University Bands Concert wowed and oozed
Symphonic Band and Cal State LA Wind Ensemble joined the stage together, with the Clarinet Quintet for The University Bands Concert that took place on Tuesday evening at the State Playhouse.
The playhouse was filled with relatives and friends of the performers, constantly cheering, and sharing this experience altogether. Many were still in high school, aspiring to become professional musicians and band directors themselves one day. As the model available to the local band students, Cal State LA Wind Ensemble has gone on quite a few tours in the past years and became reputable for many prospective students, especially for music education majors.
Symphonic Band was the first performing group. They brought to the audience four repertoires: British Eighth by Zo Elliott and edited by Q.C. Hilliard, An Australian Sea Ballad arranged by Robert Sheldon, Echoes from a Russian Cathedral by Peter Tchaikovsky and transposed by Kenneth Singleton, and Simple Gifts: Four Shaker Songs by Frank Ticheli. Dr. Emily Moss, the director of both ensembles, conducted the first three pieces. The last one was conducted by Wilhermino Schimmeyer, a music graduate student.
Cal State LA Wind Ensemble performed last, and this Fall, they blended the old classics and contemporary music. The first two pieces were very well-known from wind bands- the first was a British marched, Second Suite in F, Op. 28 No. 2 by Gustav Holst, and the second one required the entire ensemble to follow Dr. Moss’s every breath and move, A Solemn Music by Virgil Thomson. One interesting fact was the stamp on the top of the page, “Property of Los Angeles State College,” the founding name of this campus, which meant that the very pages of the piece had been lying in the music department’s library for at least 60 years. “This concert is a little bit different from my norm. [It’s like] there’s the past, and now here’s the band’s future,” explained Dr. Moss regarding the repertoire selection.
For the contemporary pieces, they performed a jazz influenced piece called Melodius Thunk and composed by David Biedenbender. The last piece was especially unique because they brought alive a world premiere repertoire called Seeds of Glass, which was a creation of Benjamin Dean Taylor. It was influenced by the modern musical phenomenon “Dubstep,” with the percussion section creating the urgent and grooving beats along with the marimba constantly decorating the melodies. The horn sections kept their majestic tones and chords, while the woodwinds moving the melodies forward with runs and trills. Saxophones were put to good use, ornamental yet full of spice. Moreover, the repertoire was accompanied by a video projected above the stage, the music and imagery were created to complement each other, alternating between dreamy and powerful.
“The composer and I have been in contact for two years about this project, we spoke back in the Winter of 2014, and we began [discussing] the possibility of having video with wind band. I was very interested in having the two integrated, such that they would not exist without each other,” said Dr. Moss. “I think [Taylor] did it really brilliantly. I didn’t even know what ‘Dubstep’ was, when he told me I had to look it up, and thought this could be fun.”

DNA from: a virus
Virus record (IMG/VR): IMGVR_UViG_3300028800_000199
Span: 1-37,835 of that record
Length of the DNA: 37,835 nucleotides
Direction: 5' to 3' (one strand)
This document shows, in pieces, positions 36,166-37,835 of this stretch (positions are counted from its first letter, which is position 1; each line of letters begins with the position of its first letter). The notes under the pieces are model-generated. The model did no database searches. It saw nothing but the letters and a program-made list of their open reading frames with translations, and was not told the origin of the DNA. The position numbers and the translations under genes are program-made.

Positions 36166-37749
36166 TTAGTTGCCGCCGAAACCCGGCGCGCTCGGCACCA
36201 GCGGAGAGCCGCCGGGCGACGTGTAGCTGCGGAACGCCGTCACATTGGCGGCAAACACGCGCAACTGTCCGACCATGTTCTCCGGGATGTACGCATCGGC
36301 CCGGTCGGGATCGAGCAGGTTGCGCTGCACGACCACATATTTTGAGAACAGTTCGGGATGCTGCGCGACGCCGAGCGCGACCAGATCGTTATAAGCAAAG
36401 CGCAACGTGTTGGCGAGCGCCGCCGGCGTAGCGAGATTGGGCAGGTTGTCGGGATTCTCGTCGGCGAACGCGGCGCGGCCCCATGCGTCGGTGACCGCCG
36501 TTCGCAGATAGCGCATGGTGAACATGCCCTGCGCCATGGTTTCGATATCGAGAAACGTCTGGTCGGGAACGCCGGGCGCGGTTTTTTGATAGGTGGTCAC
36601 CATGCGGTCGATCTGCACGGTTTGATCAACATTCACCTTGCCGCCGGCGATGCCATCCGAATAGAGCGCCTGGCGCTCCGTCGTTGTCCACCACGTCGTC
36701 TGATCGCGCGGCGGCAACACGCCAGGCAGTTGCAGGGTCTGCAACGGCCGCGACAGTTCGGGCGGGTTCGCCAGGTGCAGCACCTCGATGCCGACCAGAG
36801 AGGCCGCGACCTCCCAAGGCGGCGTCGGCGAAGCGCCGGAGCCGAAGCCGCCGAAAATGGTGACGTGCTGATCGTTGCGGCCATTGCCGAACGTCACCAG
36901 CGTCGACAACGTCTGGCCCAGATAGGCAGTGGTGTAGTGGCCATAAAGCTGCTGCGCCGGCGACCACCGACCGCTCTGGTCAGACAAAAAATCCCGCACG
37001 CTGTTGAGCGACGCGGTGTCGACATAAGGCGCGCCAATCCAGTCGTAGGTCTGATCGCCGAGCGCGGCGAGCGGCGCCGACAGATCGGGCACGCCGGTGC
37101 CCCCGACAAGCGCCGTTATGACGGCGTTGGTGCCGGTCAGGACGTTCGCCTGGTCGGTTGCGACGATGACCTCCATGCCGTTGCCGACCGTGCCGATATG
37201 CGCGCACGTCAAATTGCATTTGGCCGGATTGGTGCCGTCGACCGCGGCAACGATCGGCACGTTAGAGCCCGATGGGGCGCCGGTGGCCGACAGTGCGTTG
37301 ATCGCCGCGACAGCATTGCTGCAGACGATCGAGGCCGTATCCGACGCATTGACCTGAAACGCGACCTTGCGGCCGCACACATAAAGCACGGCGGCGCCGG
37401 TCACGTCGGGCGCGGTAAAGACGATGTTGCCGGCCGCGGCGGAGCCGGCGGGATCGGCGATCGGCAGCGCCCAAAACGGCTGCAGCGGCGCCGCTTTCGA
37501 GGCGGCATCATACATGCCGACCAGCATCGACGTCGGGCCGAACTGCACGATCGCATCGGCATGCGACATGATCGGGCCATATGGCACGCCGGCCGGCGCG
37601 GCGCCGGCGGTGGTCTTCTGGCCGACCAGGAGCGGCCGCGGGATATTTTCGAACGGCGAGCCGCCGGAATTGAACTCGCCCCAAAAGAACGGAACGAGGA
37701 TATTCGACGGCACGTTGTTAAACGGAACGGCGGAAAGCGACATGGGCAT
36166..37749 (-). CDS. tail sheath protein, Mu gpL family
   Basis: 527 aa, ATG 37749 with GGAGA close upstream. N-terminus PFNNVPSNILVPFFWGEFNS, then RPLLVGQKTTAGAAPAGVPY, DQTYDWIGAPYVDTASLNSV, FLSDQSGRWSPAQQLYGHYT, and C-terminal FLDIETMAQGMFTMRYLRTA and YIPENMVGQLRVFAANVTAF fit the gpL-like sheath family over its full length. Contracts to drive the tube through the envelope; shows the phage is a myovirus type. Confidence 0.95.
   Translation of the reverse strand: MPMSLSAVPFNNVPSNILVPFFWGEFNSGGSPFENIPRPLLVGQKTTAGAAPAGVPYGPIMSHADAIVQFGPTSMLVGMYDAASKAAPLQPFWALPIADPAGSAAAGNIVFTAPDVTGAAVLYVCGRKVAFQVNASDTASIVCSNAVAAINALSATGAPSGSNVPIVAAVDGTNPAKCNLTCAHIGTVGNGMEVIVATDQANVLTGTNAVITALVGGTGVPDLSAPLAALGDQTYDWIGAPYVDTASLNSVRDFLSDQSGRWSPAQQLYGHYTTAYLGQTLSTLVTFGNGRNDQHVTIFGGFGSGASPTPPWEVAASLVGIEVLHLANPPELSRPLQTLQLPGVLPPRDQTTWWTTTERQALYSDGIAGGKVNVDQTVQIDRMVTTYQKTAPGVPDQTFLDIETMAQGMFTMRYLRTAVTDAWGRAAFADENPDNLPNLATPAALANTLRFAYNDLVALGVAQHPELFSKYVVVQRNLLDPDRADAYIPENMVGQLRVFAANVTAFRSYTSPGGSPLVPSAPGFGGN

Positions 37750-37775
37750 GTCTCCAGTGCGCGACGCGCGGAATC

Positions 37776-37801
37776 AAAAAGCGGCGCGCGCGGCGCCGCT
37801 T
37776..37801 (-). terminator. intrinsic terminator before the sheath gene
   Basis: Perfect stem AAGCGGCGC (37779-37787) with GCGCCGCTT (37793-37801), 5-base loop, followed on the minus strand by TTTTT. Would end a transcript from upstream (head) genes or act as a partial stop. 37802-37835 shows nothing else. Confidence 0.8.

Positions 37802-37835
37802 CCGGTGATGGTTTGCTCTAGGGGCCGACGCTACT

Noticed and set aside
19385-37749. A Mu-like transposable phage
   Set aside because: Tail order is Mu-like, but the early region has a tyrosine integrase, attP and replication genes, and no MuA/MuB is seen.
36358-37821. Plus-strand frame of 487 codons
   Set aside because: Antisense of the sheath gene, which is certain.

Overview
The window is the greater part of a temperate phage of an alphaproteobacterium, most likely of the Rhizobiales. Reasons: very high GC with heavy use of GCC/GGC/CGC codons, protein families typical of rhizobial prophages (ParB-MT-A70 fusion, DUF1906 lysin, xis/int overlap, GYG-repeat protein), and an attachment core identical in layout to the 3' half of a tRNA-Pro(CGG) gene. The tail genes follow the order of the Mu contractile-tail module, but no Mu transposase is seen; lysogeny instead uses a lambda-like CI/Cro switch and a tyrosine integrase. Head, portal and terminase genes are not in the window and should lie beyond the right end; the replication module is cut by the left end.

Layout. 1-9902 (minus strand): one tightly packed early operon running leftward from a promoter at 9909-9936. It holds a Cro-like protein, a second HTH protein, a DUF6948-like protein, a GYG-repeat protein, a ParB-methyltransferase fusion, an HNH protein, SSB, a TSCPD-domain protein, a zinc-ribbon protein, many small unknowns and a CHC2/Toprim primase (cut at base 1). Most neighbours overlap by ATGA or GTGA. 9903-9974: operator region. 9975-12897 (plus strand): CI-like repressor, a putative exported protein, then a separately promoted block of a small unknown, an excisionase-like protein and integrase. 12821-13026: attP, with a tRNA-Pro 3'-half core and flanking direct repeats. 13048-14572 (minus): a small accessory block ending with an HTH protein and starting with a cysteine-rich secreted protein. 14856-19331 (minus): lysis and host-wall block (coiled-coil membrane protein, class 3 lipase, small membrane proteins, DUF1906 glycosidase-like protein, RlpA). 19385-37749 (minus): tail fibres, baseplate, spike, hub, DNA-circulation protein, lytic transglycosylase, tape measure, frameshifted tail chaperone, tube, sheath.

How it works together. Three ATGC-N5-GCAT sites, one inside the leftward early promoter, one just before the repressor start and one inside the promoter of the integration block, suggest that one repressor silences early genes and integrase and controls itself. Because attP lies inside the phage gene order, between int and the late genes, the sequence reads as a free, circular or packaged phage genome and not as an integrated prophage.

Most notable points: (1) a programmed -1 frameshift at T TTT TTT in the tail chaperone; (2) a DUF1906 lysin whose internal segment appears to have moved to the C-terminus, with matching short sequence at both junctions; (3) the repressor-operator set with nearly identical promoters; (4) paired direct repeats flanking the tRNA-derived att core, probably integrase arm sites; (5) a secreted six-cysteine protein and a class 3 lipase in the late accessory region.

When talking about repertoire selection as a director, Dr. Moss described the process as planning a dinner party. “You give them an appetizer, and then there’s a main course, and then maybe a dessert. You sort of think about taking the audience on a journey- let them go through a series of emotions and experience different things. I try to get a nice variety, then I think about the experiences I want my students to have, and the sorts of musical and technical challenges that I want to put before them, these all come together when I select pieces [for the band].”
The students did a terrific job to bring the repertoires alive. Jorge Amezcua is a senior music education major and he played first Alto Saxophone in Wind Ensemble. He was very excited about the outcome of this concert, “I have to admit I was skeptical about ‘Seeds of Glass’ but once we played it with the video, saw our school’s name at the top of the piece, and noticed the audience’s reaction to the music that we created, I knew that it is going to be a great piece of art.”
“I felt like it went well and was a great experience to be a part of since it was the first time I did something with a video,” said Luis Caceres Flores, also a music education major. Joshua Escutia, music education major as well, played Tenor Saxophone in the ensemble, also contributed to the comments, “Collaborative experiences like Seeds of Glass have been on the rise in modern compositions. To perform one of these pieces, let alone be a part of the world premiere, is an extremely surreal feeling. I couldn’t have been happier [with the performance].”
Unfortunately, the attempt to get in contact with the composer Benjamin Dean Taylor ceased to succeed. However, the recording of this world premiere will be available on his website, which could be easily found on Google by searching his name.
The ensembles are consisted of mainly music major students, and students from other majors who simply desired to keep playing their instruments. Wind Ensemble is more selective and will require audition to join. Auditions are usually held days before Fall semester begins, more information would be available on the department’s website.